Rites of Passage
Jetty Rats is a novel written by Phillip Gwynne that all young teenage boys should read. It deals with the rites of passage and issues that all boys are confronted with at some point in their adolescent lives. It is presented in an entertaining yet realistic manor which makes it easy for younger readers to understand. The issues and rites of passage discussed in this essay include family, friends, experiencing a first kiss and obtaining a first ‘real’ job. The story is told from the first person prospective of Hunter Vettori, a thirteen year old boy with a dream of catching a record breaking Mulloway.
The first issue presented in Jetty Rats is family. When Hunter was eight years old his father was swept out to sea while fishing on the rocks. He had broken the golden rule of rock hopping: “Thou Shalt Not Fish On Your Own”. Hunter was so certain his father would return that after the accident he would “...wait for him. Sit underneath the ‘VACENCY’ sign until mum tells me to come inside. The next day and the next day and the next day, I wait for him.” He didn’t accept the fact that his father was gone forever until the end of the story when he decided to throw out his father’s rusty old razor and said “Bloody extraterrestrials. Must’ve done him ages ago.” Gwynne has included this issue in the story in a very realistic way. He explained the pain and hardships Hunter and his mother went through during the tough years, which made the story easier to relate to for selected adolescents. Gwynne has also expressed the importance of families sticking together through tough times.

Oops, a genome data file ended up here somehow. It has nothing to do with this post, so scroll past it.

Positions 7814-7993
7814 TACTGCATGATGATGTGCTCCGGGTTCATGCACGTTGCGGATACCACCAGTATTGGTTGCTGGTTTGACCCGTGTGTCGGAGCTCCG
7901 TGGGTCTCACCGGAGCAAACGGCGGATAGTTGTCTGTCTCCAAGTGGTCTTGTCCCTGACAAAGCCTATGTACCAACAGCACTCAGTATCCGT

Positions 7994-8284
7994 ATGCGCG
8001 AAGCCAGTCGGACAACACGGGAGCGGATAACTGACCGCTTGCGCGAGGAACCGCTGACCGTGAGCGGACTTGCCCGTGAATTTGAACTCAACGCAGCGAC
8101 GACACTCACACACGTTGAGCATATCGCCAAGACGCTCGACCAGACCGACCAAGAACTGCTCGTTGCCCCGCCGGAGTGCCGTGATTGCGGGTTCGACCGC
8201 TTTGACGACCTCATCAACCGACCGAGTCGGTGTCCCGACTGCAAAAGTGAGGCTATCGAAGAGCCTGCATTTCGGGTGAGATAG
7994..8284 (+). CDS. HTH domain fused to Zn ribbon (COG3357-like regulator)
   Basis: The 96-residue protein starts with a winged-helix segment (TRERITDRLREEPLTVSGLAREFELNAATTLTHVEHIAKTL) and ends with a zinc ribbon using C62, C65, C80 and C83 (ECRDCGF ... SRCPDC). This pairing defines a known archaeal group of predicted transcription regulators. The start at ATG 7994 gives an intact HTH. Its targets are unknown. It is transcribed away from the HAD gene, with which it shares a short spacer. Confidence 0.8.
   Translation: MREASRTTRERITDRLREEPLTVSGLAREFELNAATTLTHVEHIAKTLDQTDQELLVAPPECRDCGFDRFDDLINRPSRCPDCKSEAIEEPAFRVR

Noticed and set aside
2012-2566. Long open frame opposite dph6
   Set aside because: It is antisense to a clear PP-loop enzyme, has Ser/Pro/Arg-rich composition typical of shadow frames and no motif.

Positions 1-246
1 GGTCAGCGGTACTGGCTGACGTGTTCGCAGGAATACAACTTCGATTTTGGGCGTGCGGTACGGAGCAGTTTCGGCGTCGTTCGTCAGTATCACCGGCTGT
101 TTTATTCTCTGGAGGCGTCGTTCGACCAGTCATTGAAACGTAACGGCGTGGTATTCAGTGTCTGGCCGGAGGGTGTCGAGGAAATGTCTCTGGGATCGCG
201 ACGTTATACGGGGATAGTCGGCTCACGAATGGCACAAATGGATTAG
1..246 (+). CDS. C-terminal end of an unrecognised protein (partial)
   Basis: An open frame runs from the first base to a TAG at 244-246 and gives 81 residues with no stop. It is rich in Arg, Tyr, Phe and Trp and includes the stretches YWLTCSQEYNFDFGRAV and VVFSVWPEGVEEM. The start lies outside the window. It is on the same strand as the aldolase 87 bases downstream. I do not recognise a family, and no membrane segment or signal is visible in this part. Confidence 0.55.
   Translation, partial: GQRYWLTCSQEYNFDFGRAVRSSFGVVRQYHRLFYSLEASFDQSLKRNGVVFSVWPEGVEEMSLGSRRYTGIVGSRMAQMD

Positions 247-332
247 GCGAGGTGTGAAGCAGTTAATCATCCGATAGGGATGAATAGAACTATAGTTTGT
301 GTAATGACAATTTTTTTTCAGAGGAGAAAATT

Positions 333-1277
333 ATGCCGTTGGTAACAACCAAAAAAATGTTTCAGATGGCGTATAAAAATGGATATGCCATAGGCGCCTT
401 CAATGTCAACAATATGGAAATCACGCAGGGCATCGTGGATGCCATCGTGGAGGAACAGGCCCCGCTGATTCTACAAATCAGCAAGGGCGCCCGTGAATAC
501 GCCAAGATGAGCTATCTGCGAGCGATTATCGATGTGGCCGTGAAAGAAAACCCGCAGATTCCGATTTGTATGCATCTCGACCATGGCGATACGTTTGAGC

The second issue presented in the story is friendship. Hunter and his friends are all very different from each other in the strangest ways. They’re the group in Dogleg Bay called the ‘Jetty Rats’. The ‘Jetty Rats’ consists of four members: Hunter’s mate Miracle, “Jasmine and Storm (the twin girls who Hunter calls ‘The Photocopies’) and Hunter. As Hunter points...
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